Starting things is easy, its sticking with them and making them part of what you do thats hard. Many people see guitarists and think “yeah I could do that,” only to pick it up and find that after a few hours of plunking around, their fingers hurt and they haven’t yet reached rock star status. While there’s no magic potion to become a phenom overnight, here are a number of things that a beginner can do to get over the hump:
1. Leave the guitar out
Cases are wonderful things in a rainstorm or in an overcrowded backstage loading area, but at home they have a habit of standing between you and your guitar. I know, I know, if you really want to play bad enough you will make the extra effort to unzip the case, but you may do so less often. Leaving the guitar out of its case makes it a whole lot easier to grab it and strum a few chords when you get the chance, and turns playing and practicing into the stuff of everyday life rather than a once a week chore.
2. Tune the guitar
While this may seem obvious, it so happens that I’ve asked a number of my students how they tune at home after a few months of lessons, only to hear that they don’t. While tuning, especially without a tuner, may at first take as long as the practice session itself, don’t let it fall out of your routine. The most important reason to tune every time you play, is that it makes what you do sound good! How are you supposed to stay interested without enjoying the sounds you are creating?
3. Practice frequently
The usual saying may be quality over quantity, but for the new guitarist, its the other way around. Learning the guitar is the process of building muscle memory. Pretend you want to get in shape, do you go to the gym for 7 hours just once a week? Of course not. Muscle memory works much the same way, shorter more frequent sessions will help you develop skills much faster and easier than trying to do it all in one night.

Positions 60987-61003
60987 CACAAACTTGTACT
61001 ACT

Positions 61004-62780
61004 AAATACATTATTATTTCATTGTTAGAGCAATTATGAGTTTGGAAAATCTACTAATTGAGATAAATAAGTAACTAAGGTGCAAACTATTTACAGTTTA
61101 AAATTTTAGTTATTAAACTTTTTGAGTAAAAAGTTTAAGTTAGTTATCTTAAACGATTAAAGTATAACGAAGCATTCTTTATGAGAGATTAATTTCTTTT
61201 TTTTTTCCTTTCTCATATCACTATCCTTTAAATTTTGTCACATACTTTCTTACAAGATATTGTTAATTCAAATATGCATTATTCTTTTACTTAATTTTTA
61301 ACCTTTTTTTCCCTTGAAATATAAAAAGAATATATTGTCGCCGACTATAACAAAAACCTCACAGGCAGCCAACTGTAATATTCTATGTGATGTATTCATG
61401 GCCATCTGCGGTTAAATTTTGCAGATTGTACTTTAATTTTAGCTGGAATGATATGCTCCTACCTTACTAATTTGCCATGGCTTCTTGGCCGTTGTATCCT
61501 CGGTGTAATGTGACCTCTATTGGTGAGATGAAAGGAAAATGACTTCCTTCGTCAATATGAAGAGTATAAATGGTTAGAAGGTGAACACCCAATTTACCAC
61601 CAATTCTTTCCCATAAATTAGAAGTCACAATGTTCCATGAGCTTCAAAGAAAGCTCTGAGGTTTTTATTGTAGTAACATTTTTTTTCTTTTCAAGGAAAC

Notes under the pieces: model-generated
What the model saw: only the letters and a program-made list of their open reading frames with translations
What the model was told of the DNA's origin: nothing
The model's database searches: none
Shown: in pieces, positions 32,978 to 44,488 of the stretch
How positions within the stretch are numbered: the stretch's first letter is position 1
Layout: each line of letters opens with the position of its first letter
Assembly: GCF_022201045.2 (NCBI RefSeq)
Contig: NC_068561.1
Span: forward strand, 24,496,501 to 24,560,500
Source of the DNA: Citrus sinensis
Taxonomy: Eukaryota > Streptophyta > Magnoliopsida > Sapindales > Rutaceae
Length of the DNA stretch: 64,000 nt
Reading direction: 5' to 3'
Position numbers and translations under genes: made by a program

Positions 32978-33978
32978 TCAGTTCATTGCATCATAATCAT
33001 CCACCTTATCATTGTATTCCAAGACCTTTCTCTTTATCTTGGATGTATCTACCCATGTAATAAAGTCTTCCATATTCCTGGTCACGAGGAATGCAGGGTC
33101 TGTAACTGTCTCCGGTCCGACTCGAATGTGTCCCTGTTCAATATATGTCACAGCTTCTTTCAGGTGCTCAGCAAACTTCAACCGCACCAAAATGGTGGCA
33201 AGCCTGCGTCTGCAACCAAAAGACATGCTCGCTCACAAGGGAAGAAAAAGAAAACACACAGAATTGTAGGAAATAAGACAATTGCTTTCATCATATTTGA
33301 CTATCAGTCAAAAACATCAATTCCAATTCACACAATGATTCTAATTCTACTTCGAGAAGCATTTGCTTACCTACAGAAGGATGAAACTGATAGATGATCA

4. Set clearly defined goals
This tends to be where some people start to fall off, they’ve learned their basic open chords, done a bit of chord switching and strumming, and made it through a song or two but are lost as far as where to go next. By having a goal such as “I want to be able to play the funky strat riff at the end of Billie Jean by my girlfriends birthday party” you know what your working towards, and exactly when you’ve arrived. Sometimes this can take a bit more soul searching than some beginners signed up for, just remember when you accomplish a goal, you set another. You don’t have to have all of the answers right away, just pick something that interests you and when you get there, keep going.
5. Don’t sweat it
Music can be the greatest and most fun thing in the world. It can also be very frustrating. The key for those starting out is to take it slow, learn easy songs within your grasp, and enjoy them. For those that enjoy a challenge theres a big one up ahead, but laying the groundwork is just as much about making guitar playing a fun habit than it is about getting that F chord to not buzz. Once your hooked, your hooked, and tackling twister-esque chord shapes and learning lightning fast runs feels much more like play than work, just take your time and enjoy the ride!